Note: You will find some info out on the web about the use of wide angle lenses in areal imaging. The common ones were the likes of the Zeiss Biogon and Distagon mated to either a custom platform or in the case of the moon missions a Hasselblad body these particular lenses are phenomenally sharp in the edges even wide open. They are however the exception to the rule and most modern wide lenses make trade offs to be compact and light weight. To be safe I would stay away from wide lenses (anything bigger than maybe 28mm on your standard Full Frame SLR) for your trip.

One fairly reasonable option is the variety of mirror reflexive telescope/tele-photo lenses out there. Something like this one could be useful in your endeavor. A few of these have passed through my collection and they are far from great but they do get the job done when you need a big lens in a small package. However I would take a used lens like this one which can be had for the same price any day.

For the sake of a complete answer Im going to add more details although in your specific case they may not apply.

The most successful areal imaging programs quickly adopted stereo imaging setups. In this case 2 cameras were used each mounted slightly off axis of centerline. The Corona program as well as the KH-7 Gambit satellites used such a system with great success. The images when viewed later created a somewhat 3D rendering of the ground which provided superior analysis abilities over the more traditional single camera units. This kind of effect could be achieved with 2 cameras mounted on some kind of bar and a little pre calibration.

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    $\begingroup$ The relative angle of the Sun's direction is very important, too... $\endgroup$
    – xxavier
    Commented Aug 11, 2017 at 5:01
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    $\begingroup$ To put an example; specially when flying low, the accidents on the ground are difficult to see if the visual and the observer-Sun direction form a small angle, and much easier to see with a bigger angle. An extreme case (if not precisely of low level flying...) is the appearance of the Moon's craters, almost invisible at full Moon, when the above-mentioned angle is small, and easily visible with a crescent Moon, when that angle is large... $\endgroup$
    – xxavier
    Commented Aug 11, 2017 at 13:51
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    $\begingroup$ The higher quality DSLR equipment mentioned is eye-wateringly expensive to buy (though cheap in comparison to plane parts, I'm sure). You can rent high quality equipment for comparatively little, though. Recommendations are typically off topic, so I'll just mention Camera Lens Rentals and Borrow Lenses as places I've used in the past. They also offer high quality, dedicated video equipment, as well. In your situation, I'd opt for purchasing the rental insurance - just in case... ;) $\endgroup$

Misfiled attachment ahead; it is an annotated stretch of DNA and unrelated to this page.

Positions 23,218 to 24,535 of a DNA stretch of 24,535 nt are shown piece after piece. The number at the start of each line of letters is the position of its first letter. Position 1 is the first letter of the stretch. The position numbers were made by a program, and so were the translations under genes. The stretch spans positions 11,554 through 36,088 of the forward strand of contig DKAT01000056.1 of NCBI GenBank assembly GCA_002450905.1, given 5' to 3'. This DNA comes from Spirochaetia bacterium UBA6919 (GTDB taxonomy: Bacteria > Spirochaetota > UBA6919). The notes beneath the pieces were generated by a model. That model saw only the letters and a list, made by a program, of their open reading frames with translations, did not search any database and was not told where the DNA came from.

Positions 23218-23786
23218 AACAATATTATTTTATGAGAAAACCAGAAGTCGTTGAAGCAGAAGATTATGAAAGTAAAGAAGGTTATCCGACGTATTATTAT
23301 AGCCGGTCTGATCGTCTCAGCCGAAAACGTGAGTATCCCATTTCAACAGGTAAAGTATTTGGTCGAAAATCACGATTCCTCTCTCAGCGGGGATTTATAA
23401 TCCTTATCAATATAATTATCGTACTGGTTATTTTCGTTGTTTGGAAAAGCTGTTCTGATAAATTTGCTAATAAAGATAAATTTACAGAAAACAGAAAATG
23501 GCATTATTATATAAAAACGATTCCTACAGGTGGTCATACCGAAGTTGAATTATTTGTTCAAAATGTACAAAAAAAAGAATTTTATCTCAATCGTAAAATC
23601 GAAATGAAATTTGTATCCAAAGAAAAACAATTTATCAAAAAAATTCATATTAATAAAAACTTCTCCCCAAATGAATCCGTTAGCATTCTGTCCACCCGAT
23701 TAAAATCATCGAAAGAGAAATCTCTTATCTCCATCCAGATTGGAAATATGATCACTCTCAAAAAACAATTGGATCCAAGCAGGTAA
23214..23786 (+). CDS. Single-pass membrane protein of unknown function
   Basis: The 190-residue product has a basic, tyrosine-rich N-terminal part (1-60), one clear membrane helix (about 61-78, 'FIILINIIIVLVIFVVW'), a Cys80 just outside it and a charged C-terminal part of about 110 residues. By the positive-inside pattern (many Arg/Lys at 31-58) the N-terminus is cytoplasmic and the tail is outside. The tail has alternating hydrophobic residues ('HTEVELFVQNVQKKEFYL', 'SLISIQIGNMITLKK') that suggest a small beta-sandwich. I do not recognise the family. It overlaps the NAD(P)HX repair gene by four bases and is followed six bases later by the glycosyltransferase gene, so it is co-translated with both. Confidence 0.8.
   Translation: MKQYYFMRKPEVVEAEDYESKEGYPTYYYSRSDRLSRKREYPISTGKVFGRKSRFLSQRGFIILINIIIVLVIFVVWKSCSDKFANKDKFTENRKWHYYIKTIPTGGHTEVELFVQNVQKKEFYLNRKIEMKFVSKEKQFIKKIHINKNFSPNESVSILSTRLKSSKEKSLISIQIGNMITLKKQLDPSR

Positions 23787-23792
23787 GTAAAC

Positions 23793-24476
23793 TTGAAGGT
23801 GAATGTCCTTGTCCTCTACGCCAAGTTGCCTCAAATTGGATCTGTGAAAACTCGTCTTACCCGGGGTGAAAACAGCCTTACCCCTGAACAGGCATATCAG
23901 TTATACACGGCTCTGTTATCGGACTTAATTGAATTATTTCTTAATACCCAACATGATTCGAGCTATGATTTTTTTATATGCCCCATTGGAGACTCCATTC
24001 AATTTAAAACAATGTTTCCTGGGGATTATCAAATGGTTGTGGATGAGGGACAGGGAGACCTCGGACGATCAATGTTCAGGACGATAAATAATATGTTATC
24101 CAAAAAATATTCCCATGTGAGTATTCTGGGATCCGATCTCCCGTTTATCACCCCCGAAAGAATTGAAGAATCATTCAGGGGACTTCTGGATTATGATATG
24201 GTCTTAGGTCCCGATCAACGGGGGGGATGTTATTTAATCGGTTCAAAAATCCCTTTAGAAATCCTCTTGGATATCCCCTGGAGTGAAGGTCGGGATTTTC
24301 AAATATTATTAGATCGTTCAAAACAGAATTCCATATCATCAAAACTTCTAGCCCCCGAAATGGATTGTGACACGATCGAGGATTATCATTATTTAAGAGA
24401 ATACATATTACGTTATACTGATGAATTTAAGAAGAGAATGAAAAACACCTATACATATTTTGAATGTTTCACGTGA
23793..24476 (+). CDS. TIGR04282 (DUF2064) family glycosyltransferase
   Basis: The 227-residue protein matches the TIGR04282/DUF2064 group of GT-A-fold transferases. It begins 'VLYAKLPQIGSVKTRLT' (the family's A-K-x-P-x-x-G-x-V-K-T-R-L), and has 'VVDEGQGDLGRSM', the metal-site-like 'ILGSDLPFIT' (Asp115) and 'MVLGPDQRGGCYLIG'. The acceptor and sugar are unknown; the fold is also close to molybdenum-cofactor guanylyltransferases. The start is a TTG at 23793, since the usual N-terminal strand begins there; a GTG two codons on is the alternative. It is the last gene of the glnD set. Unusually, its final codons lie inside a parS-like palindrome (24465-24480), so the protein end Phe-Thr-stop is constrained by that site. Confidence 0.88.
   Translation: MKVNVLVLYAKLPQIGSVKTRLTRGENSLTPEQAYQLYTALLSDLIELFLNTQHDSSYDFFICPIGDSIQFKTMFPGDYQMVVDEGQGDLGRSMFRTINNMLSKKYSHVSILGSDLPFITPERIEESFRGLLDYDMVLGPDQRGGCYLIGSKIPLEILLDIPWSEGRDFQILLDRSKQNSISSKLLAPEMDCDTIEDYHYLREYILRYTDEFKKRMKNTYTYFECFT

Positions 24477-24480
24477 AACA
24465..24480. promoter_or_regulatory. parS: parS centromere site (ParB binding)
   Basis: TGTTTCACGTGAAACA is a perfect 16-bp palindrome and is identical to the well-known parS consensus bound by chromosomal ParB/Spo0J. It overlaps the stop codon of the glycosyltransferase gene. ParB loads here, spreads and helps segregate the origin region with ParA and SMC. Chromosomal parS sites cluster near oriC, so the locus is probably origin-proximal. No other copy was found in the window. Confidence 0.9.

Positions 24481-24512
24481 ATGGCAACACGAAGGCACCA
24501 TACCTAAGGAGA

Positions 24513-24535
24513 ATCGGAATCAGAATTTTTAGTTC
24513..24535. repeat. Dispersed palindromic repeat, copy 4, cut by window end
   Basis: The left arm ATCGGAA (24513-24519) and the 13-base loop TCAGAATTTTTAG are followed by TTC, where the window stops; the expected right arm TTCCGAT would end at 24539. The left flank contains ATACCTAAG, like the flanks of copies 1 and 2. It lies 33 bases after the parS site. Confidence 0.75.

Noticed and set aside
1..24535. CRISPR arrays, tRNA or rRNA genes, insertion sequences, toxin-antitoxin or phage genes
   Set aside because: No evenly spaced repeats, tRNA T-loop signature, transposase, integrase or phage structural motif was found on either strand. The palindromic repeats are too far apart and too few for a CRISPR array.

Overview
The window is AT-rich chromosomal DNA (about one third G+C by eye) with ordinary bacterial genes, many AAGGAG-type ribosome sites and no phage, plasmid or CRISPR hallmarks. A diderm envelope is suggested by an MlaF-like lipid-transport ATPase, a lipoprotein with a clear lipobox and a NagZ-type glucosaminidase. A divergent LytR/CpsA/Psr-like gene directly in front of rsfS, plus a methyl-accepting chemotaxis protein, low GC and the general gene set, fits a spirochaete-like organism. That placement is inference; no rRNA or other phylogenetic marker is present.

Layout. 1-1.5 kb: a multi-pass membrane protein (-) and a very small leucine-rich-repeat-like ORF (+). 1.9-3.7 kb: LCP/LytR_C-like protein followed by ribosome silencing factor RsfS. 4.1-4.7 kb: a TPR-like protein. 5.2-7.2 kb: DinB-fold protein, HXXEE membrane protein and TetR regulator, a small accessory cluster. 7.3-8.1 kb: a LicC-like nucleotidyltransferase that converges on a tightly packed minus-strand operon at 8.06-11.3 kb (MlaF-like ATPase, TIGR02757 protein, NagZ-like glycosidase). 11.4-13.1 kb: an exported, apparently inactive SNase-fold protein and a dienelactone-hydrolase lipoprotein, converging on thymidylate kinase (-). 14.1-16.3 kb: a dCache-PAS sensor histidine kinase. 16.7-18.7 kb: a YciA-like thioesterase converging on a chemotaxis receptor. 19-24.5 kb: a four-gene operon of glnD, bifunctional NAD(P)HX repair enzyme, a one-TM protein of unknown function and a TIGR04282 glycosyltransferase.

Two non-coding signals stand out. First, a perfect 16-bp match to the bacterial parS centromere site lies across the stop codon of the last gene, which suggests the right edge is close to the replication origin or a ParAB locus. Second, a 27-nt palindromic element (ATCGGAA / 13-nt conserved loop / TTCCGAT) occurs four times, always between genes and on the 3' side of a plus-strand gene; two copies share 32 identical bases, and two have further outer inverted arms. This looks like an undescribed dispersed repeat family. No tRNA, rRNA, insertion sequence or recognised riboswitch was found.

– FreeMan
    Commented Aug 11, 2017 at 14:57
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    $\begingroup$ So... longer shadows makes things easier to see? Is that what all that means? $\endgroup$ Commented Aug 11, 2017 at 17:20
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    $\begingroup$ @Anyone with experience in flying low, specially in helicopters or in very slow planes knows that there are times of the day and Sun orientations that make it very easy to see objects on the ground, and times of the day and Sun orientations that make that very difficult. The length of the shadows is a factor, but by no means the only one. $\endgroup$
    – xxavier
    Commented Aug 11, 2017 at 18:47

Another consideration is to look at other aviation sources that perform search and rescue. Civil Air Patrol (CAP) for example, use aircraft routinely to search for aircraft.

A quick read through their Mission Aircrew Reference Text Volume III: Airborne Photographer manual has this to say about the advantages and disadvantages of high and low oblique angles of the target

Low oblique photos only cover a small area, but they do present the photo in detail and present a more natural view. High oblique photos cover a larger area and present a detailed view, but only in the foreground (the detail falls off as you get closer to the horizon).

That being said, they typically are taking pictures of a known disaster or crash site. They do mention though a modification during Hurricane Sandy. Since they didn't know the extent of damage they changed the tactic

The most extreme example is Hurricane Sandy. ...The Maine Wing’s Incident Commander (Col Dan Leclair) stated that this was a “cultural change” in how CAP takes pictures, as they had to photograph everything, regardless of whether there was damage or not. This allowed FEMA to readily pinpoint the areas of greatest need. The aircrews rose to the occasion by flying grid patterns similar to those CAP follows in conducting SAR missions and taking overlapping photos along each leg of the patterns.

Another development they had was about 7 years ago with the introduction of the ARCHER system. I don't know if this is available for purchase from the company that makes the software though.

Basically you tell the ARCHER system what material you're looking for and it tries to find and tag that material as you fly around This wired article explains

called the ARCHER – an acronym for Airborne Real-time Cueing Hyperspectral Enhanced Reconnaissance. The system is capable of panchromatic aerial imaging ... The hyperspectral sensor was built by NovaSol, a Hawaii-based company. 11

A special camera mounted to the belly of the plane transmits detailed images in real time to a flat-screen monitor for operators on the plane to examine... That data is tagged with global-positioning coordinates as well, so searchers can return to an area if ground technicians spot something.